Sony Xperia P mid-range Android
Smart enough for the money?
Review Little brother to the Xperia S, the Xperia P is the second Sony
Ericsson handset to arrive in the UK. The company's flagship S model prompted a slightly lukewarm response when launched but the Xperia S sets its sights lower as a mid-range handset on a par with the Samsung Galaxy S Advance and HTC One V.
Middleweight fighter: Sony's Xperia P
Structurally, the Xperia P follows the pattern set by the larger S. The body is made from a lump of aluminium and all the controls and ports – including a micro HDMI socket, the speaker and a physical camera button – are featured along its sides. I prefer my charging socket to be at the bottom rather than sticking out of the upper left-hand side but at least the 3.5mm audio jack is at the top.
The battery is fixed in place and the Sim card slot looks and works much like the iPhone 4’s and similarly only takes micro Sim cards. At 120g it’s reasonably light but the slab sides do exaggerate its 10.5mm girth.
Entertaining prospect: HDMI on-board
In a slight change from the Xperia S the P’s three Android virtual buttons are ranged along, rather than above, a clear plastic strip that divides the upper and lower parts of the handset. It’s a novel and not unattractive design concept but it has two small problems with its execution.
Firstly, the plastic cover of the lower section is rather too easily removed. Secondly, the small LEDs that illuminate the icons printed on the perspex are too puny. The latter doesn’t impede usability but if you are designing for visual appeal, go the whole nine yards.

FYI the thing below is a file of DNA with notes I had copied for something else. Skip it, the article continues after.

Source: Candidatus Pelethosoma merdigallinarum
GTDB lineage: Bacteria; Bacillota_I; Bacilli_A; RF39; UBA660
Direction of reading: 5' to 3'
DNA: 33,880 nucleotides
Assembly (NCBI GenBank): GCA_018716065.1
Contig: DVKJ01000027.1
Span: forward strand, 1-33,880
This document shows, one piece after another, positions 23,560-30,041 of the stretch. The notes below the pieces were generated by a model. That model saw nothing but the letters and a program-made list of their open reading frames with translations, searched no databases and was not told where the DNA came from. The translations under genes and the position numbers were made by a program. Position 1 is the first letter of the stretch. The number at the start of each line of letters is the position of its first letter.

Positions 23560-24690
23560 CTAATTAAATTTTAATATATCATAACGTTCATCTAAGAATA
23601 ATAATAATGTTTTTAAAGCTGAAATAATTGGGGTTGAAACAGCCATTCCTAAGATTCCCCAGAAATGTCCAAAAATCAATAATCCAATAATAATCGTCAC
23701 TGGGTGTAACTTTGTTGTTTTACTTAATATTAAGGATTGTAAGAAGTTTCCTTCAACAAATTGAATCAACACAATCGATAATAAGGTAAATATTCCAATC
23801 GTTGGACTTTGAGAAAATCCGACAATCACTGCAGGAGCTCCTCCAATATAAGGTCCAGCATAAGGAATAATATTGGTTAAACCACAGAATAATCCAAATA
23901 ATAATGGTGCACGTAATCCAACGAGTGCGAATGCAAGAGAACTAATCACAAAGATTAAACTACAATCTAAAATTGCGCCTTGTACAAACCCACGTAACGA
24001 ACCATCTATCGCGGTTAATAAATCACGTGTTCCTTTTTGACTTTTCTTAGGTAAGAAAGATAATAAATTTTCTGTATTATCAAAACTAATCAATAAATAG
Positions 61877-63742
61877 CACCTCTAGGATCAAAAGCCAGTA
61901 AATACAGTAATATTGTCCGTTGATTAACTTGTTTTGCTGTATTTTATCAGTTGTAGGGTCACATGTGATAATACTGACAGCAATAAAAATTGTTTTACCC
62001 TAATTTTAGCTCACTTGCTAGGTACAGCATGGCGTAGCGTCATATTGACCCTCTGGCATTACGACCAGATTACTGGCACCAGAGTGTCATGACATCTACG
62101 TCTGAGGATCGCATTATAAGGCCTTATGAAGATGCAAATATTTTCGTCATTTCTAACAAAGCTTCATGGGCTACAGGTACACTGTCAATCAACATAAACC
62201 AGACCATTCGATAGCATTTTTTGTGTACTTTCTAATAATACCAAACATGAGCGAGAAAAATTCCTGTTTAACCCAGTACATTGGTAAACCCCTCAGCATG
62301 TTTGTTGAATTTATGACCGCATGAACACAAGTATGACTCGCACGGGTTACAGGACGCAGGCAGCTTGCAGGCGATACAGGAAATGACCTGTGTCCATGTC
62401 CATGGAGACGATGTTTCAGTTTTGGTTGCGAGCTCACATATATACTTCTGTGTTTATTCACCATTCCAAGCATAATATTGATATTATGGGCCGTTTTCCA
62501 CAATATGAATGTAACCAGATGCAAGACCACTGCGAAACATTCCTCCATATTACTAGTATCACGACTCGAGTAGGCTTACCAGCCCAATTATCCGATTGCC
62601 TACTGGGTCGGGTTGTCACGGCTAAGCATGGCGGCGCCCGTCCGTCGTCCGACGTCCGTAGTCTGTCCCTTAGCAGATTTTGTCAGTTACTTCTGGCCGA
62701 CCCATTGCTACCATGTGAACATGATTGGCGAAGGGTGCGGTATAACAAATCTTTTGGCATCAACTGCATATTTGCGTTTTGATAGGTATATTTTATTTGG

Style and practicality?
The 4in LCD screen has a resolution of 540 x 960 which results in a dots-per-inch figure of 275dpi. That’s an improvement over the 233dpi of the Samsung Galaxy Advance and makes the Xperia’s screen sharper though being LCD rather than AMOLED it doesn’t perform as well in sunlight.
Next page: Store points
Burnt by PLAY
Sorry Sony, I'm a long time fanboi but my 'xperience' with the PLAY has put my off ever buying another Xperia. Poor build quality (the volume button fell off in my pocket); unacceptably small internal memory (I think the 'Low on Space' icon is burned in to my screen); the Xperia PC Suite is useless (connecting the phone wirelessly is next to impossible, using Media Go to transfer music for some reason takes hours when performing the same transfer with the phone connected as storage only takes minutes; the software interferes with my Bluetooth mouse - even when the phone isn't connected, to name a few of the problems); and the final straw is the about turn on ICS. I can't believe I can't upgrade the OS on a phone that only came out towards the end of last year.
Style over substance.
Re: 85%? Bit generous a bit methinks!
You've fallen into the fandroid trap thinking each version of android is a new OS. It's not. Anyway, iOS only had it's 4th major upgrade last year. Keep up!
The Play hardware is perfectly capable of running ICS, I'm running AOKP 4.0.4 right now with no problems. It's not capable of running Sony's broken ICS build however. It really is a Sony programming cockup, not the hardware.
The gaming issues are even more annoying. ICS itself broke a lot of high profile games from Gameloft and EA mainly. Gamelofts bug has been traced and eventually games will be updated for ICS.